Add DJ–style effects to your Cubase projects with LoopMash FX.
In SOS November 2014 (http://sosm.ag/nov14cubase), I demonstrated how you could use Groove Agent SE or Groove Agent One to slice a vocal phrase and experiment with sample–based stutter, glitching and pitch–related effects. This month I’ll look at another way to achieve such ‘notice me!’ effects: LoopMash FX, introduced in Cubase 7.5, takes the DJ–style effects-processing options of LoopMash (which I looked at back in November 2011: http://sosm.ag/nov11cubase) and makes them available for processing any audio signal. You don’t get a huge degree of control, but LoopMash FX can be triggered in real time, so there’s plenty of instant gratification to be had.
LoopMash FX is very easy to use; just like any other audio plug–in, it can be used as an insert or send effect. Just how noticeable its results are in your overall mix depends largely on where you position the plug–in in your signal chain. The plug–in window is split into two sections, the upper portion showing a live view of the audio waveform after passing through the plug–in, and the strip at the base showing 19 different effects buttons, organised into four colour–coded groups.
The red group provides reverse, tape–stop, scratch and slow–down effects; the green group gives stutter and slur effects with different timebases; the blue group offers cycle effects of different lengths; and the yellow group provides staccato and mute options. All the timebased effects are linked to the current note setting (with four options), found just above the various effects buttons. Let’s look at the main options.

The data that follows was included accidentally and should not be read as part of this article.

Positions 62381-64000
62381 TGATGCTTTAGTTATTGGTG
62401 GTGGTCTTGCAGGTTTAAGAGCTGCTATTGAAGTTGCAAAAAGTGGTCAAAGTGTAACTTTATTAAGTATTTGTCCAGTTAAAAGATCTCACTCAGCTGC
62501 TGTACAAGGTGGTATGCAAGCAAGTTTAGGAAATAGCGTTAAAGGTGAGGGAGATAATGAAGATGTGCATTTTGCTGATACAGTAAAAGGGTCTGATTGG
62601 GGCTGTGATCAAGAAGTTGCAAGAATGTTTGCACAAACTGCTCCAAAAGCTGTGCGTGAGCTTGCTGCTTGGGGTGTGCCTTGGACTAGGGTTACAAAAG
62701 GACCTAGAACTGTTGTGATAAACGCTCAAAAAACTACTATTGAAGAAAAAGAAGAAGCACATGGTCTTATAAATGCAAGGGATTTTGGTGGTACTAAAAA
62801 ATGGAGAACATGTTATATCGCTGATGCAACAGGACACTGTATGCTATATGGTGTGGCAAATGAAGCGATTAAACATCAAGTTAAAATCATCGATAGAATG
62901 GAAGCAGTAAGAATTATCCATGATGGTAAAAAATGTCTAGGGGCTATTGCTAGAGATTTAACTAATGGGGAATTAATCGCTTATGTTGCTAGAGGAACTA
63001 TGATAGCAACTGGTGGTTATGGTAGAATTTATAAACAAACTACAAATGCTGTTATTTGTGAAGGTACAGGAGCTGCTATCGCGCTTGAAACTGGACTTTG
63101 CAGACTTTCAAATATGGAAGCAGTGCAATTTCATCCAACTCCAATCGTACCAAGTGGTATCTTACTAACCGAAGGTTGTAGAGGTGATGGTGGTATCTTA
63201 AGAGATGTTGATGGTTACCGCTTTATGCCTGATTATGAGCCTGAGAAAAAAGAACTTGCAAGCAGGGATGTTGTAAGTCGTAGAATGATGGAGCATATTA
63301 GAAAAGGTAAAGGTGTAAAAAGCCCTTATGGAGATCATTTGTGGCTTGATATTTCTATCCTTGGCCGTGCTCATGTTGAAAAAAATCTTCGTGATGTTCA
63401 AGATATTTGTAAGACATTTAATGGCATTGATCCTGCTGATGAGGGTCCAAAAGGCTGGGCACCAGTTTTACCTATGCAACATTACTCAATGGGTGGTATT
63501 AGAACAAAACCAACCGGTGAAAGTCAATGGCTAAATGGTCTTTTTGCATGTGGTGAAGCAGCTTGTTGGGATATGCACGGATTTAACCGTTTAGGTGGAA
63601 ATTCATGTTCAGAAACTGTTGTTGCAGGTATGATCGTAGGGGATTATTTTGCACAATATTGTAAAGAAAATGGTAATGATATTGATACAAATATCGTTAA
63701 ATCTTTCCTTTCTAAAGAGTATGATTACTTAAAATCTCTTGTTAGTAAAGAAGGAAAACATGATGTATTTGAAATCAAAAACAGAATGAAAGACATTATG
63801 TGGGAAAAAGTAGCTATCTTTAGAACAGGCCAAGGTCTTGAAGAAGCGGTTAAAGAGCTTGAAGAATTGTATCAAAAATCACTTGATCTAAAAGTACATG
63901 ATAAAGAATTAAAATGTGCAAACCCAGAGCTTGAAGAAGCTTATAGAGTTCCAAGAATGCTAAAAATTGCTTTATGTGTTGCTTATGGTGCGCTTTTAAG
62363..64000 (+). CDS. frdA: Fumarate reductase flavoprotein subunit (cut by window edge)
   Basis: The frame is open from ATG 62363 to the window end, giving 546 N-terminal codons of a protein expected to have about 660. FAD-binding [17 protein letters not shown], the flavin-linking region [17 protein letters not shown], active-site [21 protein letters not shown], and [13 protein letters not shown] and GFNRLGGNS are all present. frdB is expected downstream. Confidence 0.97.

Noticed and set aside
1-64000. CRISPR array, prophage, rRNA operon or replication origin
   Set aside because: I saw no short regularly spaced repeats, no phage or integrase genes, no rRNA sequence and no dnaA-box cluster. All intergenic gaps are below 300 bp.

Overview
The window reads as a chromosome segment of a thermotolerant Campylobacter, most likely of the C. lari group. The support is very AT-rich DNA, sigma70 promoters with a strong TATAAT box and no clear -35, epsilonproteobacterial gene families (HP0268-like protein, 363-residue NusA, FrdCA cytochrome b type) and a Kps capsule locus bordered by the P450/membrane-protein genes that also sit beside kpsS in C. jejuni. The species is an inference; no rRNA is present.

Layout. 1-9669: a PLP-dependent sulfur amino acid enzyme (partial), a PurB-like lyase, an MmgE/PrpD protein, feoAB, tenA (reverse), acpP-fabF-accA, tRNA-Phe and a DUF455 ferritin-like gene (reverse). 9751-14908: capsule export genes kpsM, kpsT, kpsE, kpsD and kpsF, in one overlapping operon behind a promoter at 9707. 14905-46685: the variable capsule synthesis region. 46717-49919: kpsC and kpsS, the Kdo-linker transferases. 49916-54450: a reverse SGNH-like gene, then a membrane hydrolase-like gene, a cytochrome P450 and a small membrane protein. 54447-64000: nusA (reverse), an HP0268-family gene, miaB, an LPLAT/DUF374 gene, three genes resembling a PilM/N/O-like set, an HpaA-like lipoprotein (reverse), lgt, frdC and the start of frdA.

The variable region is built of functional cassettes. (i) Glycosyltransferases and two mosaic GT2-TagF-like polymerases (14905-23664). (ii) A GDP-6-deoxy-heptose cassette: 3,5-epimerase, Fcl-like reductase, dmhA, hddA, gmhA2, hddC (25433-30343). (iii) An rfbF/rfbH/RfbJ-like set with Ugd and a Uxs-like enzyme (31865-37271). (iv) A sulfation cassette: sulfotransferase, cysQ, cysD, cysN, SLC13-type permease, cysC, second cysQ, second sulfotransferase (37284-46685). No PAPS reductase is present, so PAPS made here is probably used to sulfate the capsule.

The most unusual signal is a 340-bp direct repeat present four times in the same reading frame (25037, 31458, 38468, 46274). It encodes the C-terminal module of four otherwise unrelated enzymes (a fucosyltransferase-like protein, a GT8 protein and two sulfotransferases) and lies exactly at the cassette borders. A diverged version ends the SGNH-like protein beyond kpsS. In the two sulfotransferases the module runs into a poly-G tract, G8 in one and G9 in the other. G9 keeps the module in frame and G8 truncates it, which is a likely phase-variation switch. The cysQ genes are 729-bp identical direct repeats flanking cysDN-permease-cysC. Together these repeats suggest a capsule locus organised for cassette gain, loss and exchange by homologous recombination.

The obvious starting point is to place the plug–in as an insert effect on an individual track. It can work with almost any individual instrument to which you wish to add a little audio trickery, but vocal and drum tracks are particularly good candidates. How ‘in your face’ the effect will be is to some extent determined by which instrument you choose to process: applied to vocals or drums the effect can be very obvious, but process a more supportive instrument (for example, a guitar or synth pad) and the result can be just a little subliminal variation, which nonetheless helps to hold the listener’s attention.
You can trigger individual effects via the mouse, but LoopMash FX also allows you to apply multiple effects (one from each colour-coded group), and to automate the application of the effects if you configure a MIDI track to control things. So, insert an additional MIDI track, give it a suitable label as a reminder of its function, and then, via the Inspector panel, set the MIDI output from the track to the appropriate instance of LoopMash FX.
On your MIDI keyboard, a series of four notes from C2 will set the note length timebase, while the effects themselves cover the note range from F2 to G3. There are all sorts of DJ–style clichés that can be created here, both by combining multiple effects and by switching between the different note lengths. As you can easily record your performance as a series of MIDI notes, it’s easy to edit that performance too — so creating the effects you want and getting their timing right is relatively straightforward.